Poetry on Portobello


This is the story of a girl and her fellow

Who spent a sunny Saturday on Portobello

Among the many food stalls they perused

With tons of tempting treats to choose

They went for crepes with strawb’ries and Nutella

In response to Writing 201 (Poetry)’s Day 2 Challenge:

  • Form – limerick
  • Prompt – journey
  • Device – alliteration

More Portobello tempation…

Gotta love English pub grub!

After nearly 24 hours of travelling, when you arrive in London, one the most comforting things in the world – after taking a Guinness world-record-breaking long, hot shower – is to grab a bite and a bevy at your favourite pub (or at least the one closest to your accommodation if it’s your first time).

It’s no wonder there’s a ‘local’ on practically every corner of the UK…no matter how empty, or full to the brim with jovial patrons they are, they always seem to ooze charm, coziness and warmth. I have never been in a traditional English pub that hasn’t made me feel welcome from the get-go.

On our most recent trip to London (our second together), we decided to forgo the much-needed afternoon nap – but not the shower, of course – and head straight to the pub we claimed as our ‘local’ the previous time we were there. Even though it is situated on one of the busiest corners of Paddington, you could just as well be walking into any old small-town English pub that generates a busy crowd after the 5 o’clock whistle blows.

Sit down, and…”aaahhh…” Happy days – flight, what flight? As you do, we ordered dinner at the bar from the blackboard menu. We’d been on a strict diet of plane food for the previous 24 hours or so, so we were ready for some real food. Meat. Salad. Fresh stuff. Anything other than token slivers of a meat-like substance with rice. What was the first thing we spotted? Meat Grill. Sold to the overtired, dehydrated Aussies who still smell like plane!


It was just what the doctor ordered. However, we were still after some fresh vegies or salad, and unfortunately the delicious-sounding Haloumi Salad wasn’t available; the next best option on the menu was Bruschetta (fresh tomato is still salad, you know…)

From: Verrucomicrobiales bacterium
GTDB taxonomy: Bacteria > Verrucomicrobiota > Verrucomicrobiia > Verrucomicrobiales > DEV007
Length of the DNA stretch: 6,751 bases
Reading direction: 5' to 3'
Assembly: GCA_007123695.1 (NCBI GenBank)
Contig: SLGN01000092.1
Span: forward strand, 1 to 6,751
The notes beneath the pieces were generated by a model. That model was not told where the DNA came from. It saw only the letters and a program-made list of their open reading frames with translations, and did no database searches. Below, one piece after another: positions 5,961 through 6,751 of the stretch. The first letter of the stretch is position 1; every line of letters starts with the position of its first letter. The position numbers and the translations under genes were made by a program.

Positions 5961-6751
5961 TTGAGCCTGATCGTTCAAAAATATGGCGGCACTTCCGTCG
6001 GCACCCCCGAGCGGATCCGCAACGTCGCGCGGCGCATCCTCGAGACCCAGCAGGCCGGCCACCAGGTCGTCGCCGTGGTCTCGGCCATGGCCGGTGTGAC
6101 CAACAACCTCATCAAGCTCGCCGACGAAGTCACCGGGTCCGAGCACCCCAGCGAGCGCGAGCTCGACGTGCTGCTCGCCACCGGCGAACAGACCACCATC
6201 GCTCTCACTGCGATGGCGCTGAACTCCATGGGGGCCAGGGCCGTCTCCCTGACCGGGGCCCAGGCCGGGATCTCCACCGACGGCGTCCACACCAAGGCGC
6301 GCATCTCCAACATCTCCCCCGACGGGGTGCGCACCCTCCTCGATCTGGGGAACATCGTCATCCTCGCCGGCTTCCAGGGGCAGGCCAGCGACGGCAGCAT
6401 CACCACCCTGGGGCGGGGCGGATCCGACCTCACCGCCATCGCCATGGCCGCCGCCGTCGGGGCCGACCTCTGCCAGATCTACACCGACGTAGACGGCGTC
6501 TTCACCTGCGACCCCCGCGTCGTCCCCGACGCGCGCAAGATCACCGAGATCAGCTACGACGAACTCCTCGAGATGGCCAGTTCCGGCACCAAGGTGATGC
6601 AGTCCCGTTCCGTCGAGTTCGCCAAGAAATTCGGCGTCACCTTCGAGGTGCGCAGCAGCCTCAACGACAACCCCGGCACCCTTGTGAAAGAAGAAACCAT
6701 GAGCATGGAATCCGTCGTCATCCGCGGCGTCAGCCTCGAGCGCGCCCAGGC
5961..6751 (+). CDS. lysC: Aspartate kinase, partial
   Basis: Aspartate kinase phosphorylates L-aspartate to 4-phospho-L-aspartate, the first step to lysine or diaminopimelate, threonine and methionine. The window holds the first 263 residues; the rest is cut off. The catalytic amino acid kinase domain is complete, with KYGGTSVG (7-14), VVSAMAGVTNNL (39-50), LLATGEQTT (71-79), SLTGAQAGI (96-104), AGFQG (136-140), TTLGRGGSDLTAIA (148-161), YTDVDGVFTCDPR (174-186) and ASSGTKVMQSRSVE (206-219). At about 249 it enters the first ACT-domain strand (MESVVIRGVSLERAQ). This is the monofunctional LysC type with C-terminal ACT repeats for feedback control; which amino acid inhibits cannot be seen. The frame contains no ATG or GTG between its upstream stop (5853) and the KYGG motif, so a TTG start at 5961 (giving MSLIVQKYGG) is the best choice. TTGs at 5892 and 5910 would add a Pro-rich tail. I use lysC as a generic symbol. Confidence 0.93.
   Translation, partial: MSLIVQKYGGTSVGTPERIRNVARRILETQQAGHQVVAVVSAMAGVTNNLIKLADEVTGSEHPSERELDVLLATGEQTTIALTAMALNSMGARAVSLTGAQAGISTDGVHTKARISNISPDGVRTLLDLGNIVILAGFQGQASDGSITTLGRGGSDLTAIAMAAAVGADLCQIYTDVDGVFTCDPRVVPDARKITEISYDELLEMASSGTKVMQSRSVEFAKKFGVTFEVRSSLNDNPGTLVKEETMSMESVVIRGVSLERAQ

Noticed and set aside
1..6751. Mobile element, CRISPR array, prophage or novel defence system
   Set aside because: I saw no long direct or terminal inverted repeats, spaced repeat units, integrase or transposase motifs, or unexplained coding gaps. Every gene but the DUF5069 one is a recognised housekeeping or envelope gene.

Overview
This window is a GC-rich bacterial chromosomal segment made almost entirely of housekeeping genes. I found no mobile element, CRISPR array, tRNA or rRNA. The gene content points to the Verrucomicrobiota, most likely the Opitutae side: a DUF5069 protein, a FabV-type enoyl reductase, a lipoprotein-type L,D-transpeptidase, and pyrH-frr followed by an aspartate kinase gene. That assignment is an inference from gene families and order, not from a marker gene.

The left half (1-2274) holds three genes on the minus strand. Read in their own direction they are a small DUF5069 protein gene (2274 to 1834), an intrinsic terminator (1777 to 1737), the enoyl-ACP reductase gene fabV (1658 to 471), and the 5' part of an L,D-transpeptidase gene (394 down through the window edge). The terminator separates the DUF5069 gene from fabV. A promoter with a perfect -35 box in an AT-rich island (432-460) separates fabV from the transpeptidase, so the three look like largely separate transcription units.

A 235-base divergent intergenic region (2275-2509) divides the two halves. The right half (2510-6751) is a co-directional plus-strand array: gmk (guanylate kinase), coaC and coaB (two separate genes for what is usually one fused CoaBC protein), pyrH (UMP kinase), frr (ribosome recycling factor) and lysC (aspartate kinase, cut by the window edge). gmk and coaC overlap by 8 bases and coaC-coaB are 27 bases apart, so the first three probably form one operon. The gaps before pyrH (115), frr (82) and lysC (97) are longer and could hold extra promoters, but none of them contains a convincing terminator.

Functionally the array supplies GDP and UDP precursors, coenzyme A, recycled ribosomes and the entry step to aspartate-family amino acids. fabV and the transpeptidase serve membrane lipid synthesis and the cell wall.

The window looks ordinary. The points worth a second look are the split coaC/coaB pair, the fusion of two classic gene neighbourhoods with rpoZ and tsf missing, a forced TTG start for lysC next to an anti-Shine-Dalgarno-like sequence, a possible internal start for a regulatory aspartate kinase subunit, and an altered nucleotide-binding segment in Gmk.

Now, I’m no chef, nor am I Italian, but I know what Bruschetta is, so I was a little confused (and had to giggle) when our “Bruschetta” was served looking like this…


I’m not sure what it was exactly that allowed me to hazard a guess the chef had no idea what Bruschetta was –  was it the sliced (as opposed to chopped) tomato? The slices of zucchini? The melted cheese? Or the fact that it was all served on a toasted, buttered hot dog bun? Now, don’t get me wrong, despite all appearances it was very tastyI’m quite sure if it had been sold to me as it was (i.e. a Tomato and Cheese Toastie), I still would have gone for it. Bless. I just had to laugh.

The next day (which just happened to be my birthday), we found ourselves at a different pub. For a little while we felt guilty; it was almost as if we were ‘cheating’ on the other pub, but this one was smaller, cosier and – best of all – across the road from where we were staying. It was a cold and rainy day (perfect museum weather) and we were rather peckish after spending a few hours traipsing through the British Museum.

The pub didn’t appear to have a full kitchen, but there was a menu, so we decided to give it a go – sausage and mustard toasted sarnie for him, minestrone por moi…all for the bargain price of four pounds and fifty pence! It was then we noticed the ‘kitchen’ was a mini toaster oven and microwave situated behind the bar.

I don’t know if it was because we were cold, tired and hungry at that point, but I kid you not – that bargain lunch was possibly one of the most delicious, soul-warming meals we have ever enjoyed! I only wish we’d stayed in London long enough to find out how they managed their Tuesday Curry and Quiz Nights from that tiny ‘kitchen’!


Long live the traditional English pub…and its grub!